Academia: The Lure of the Limelight
Given the state of academic life today, we should not be surprised that scholars seek stardom, argues Tim Stanley.
Too many young historians are quitting academia for the fool’s gold of trade publishing. That’s the view of Sir Keith Thomas, chairman of the Wolfson History Prize, who denounced the brain drain in May. He identified a worrying ‘tendency for young historians who have completed their doctoral thesis to, rather than present it in a conventional academic form, immediately hire an agent, cut out the footnotes, jazz it all up a bit and try to produce a historical bestseller from what would have otherwise been a perfectly good academic work’.
We all know of whom he speaks: those beautiful historians who graduate from PhD to Penguin to BBC with indecent haste. The academics that get left behind, says Thomas, enter into a ‘parasitic relationship’ with the stars of the field. While the university lecturers do all the primary research, the trade press historians lift it as secondary evidence and scoop all the cash. Over time the nuanced work of the academic becomes undervalued and overlooked, locked up in the library of some ivory tower. Meanwhile the trade press authors mature into recyclers of tired cliches.
Thomas has identified a real problem, but he’s only half right about the source. On the one hand the lure of fame and money is great. On the other hand any person with eyes can see that it’s a myth. Figures suggest that trade press advances for history books have fallen considerably compared with what they were ten years ago. An author can only produce one book every two years (if it is any good) and what the publishers offer in return isn’t enough to feed, clothe and house someone during that time. In many regards academia – with its guaranteed income, long holidays and respectability – ought to be a much better deal.
The fact that young historians still choose to walk away from it is a damning indictment of how unappealing the career has become. The biggest problem is that the vast majority of students go into academia to write rather than teach: we want to be Mary Beard, not Miss Jean Brodie. But with cutbacks kicking in, full-time teaching is becoming unavoidable. A glance through the employment pages suggests that most history departments are replacing retired and expensive professors with cheap junior lecturers who are expected to do at least three full days lecturing and supervising per week (discounting the two days it takes to plan classes, mark papers and lie in a dark room praying for sweet release from it all).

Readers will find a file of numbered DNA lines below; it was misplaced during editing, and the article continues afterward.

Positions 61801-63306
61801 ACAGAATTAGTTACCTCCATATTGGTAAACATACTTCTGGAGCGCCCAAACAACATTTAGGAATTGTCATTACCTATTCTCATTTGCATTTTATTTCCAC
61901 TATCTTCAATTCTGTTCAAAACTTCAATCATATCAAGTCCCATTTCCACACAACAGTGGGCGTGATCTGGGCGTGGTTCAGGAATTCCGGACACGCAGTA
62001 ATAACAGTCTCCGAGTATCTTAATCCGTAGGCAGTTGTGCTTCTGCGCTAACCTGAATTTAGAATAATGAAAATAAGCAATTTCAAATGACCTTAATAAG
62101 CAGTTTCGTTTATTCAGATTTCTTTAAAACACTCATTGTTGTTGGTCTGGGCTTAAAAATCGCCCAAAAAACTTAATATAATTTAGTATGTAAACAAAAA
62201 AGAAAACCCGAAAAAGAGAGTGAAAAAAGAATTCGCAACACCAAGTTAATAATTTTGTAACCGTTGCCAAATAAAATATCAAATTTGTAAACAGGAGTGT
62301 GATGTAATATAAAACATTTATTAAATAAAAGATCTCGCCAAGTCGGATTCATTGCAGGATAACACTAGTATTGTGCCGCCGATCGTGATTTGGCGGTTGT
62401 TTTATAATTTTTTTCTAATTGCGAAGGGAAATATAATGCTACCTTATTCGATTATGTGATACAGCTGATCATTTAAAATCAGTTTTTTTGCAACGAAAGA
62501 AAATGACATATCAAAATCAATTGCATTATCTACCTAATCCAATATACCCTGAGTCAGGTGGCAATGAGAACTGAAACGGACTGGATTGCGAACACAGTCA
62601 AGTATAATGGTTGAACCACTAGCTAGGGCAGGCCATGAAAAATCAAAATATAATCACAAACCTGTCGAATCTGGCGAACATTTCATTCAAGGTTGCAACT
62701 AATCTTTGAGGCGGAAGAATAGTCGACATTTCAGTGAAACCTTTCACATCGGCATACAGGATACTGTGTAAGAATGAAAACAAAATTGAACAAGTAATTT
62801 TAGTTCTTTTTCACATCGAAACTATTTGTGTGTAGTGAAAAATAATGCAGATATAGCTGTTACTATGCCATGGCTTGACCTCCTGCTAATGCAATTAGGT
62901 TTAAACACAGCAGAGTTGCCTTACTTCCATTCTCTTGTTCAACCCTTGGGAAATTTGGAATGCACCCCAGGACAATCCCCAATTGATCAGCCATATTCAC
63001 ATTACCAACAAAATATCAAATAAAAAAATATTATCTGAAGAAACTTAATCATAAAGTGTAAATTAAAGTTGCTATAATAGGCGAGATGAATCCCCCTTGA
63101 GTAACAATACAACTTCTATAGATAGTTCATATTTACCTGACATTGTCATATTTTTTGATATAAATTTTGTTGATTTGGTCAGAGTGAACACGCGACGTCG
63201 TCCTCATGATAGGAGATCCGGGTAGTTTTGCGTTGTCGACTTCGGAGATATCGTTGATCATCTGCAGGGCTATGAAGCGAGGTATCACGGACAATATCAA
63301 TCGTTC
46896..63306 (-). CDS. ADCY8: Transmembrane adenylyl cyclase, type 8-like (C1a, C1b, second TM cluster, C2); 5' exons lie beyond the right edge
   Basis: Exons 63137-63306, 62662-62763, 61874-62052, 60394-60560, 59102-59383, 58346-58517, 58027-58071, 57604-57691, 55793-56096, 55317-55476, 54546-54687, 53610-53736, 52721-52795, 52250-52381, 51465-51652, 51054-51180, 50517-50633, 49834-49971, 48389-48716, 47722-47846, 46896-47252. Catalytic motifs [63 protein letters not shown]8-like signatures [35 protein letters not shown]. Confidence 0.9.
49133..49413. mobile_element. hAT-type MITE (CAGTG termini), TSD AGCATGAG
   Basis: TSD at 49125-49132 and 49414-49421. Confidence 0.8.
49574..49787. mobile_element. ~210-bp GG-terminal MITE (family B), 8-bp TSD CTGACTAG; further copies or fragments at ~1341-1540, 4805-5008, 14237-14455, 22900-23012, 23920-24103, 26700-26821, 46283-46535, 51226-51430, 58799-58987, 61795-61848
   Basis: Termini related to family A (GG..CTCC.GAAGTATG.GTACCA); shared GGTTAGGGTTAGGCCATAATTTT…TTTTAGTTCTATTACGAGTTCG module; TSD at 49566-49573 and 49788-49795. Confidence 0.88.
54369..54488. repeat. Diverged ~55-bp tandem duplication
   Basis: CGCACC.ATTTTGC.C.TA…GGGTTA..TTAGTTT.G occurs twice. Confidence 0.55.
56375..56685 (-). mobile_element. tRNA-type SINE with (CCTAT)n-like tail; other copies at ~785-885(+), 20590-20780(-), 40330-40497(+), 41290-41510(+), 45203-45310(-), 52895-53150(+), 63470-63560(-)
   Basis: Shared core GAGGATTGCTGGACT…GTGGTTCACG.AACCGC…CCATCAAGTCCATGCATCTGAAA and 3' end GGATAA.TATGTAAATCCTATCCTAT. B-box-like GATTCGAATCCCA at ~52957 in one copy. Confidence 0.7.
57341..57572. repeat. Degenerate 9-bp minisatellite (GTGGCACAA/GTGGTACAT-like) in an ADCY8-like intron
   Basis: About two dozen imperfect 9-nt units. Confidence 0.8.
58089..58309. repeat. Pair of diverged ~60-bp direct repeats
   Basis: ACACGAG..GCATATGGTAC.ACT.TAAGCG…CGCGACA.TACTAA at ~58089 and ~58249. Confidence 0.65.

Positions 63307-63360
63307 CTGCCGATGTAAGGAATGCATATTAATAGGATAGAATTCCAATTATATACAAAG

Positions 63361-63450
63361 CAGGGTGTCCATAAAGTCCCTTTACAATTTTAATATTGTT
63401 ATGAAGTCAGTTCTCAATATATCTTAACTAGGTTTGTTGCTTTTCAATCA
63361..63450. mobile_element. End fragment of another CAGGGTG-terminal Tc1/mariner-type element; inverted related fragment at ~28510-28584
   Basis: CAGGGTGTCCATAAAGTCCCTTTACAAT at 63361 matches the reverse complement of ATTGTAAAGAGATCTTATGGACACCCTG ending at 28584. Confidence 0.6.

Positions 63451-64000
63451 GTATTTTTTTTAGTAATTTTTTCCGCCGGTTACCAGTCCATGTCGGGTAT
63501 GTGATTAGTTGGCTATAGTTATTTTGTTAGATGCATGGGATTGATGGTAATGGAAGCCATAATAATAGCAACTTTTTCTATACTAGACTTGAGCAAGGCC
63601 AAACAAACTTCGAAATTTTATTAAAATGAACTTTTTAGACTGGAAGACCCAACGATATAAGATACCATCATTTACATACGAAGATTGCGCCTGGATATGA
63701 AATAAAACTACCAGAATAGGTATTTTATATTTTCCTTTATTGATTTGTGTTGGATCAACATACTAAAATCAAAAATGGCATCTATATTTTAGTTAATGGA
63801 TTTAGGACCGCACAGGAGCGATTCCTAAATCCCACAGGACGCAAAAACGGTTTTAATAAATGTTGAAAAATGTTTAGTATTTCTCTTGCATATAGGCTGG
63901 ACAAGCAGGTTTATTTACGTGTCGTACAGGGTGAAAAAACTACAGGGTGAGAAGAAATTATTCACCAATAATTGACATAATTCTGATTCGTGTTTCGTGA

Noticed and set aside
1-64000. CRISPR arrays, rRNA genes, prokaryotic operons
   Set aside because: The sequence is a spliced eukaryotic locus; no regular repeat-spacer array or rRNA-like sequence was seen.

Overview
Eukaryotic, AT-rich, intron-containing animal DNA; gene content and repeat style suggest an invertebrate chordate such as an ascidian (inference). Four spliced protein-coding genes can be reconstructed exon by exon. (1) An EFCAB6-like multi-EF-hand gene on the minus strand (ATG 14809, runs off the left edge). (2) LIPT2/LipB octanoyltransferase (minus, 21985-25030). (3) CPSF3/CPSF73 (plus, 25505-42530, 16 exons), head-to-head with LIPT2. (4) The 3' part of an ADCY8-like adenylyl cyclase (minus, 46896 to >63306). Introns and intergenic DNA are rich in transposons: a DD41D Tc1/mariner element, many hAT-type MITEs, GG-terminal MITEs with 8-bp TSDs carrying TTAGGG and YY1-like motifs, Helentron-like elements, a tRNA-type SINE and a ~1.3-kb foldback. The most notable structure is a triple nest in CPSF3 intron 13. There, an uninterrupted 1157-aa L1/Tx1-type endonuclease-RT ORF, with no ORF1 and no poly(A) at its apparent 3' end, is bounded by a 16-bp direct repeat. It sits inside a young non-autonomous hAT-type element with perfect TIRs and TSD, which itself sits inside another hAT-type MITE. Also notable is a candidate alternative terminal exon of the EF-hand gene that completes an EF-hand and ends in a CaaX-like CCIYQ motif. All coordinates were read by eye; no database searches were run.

Perversely, at the same time that teaching has become inescapable, research is in greater demand. The government expects history departments to justify their funds in terms of productivity. In practice that means squeezing out a book almost at the same rate as a trade press writer – or at least an equivalent number of journal articles. The difference is that the professional writer will actually get paid for whatever they produce, whereas the harassed academic will be lucky if they make £3.50 from the royalties garnered from the three people in the world who forked-out for their latest monograph.
This wouldn’t be so bad if the government respected academia as an informed conversation among scholars. But nowadays it encourages ‘public impact’ as well as productivity, which means that work must be as widely reviewed and read as possible. Ergo, historians are being compelled to write texts that increasingly have the character of a trade press publication. In which case, why not just ditch the teaching and work full time on publishing popular books?
Historians like me are drawn back into universities because we appreciate their collegiality. Researching as part of a community – drawing ideas and critiques from others – is infinitely preferable to writing alone for an invisible mass market. But, if many young historians quit the academy for a shot at glory, it is because universities are overstretched institutions that demand too much for too little. For my generation, who got into academia when the funding was generous and the history market buoyant, life in a modern history department can be a breaker of dreams.
Tim Stanley is associate fellow of the Rothermere American Institute, Oxford University.
- Middle East
- North America
- South America
- Central America
- Early Modern
- 20th Century
- Economic History
- Environmental History
- Food & Drink
- Historical Memory
- Science & Technology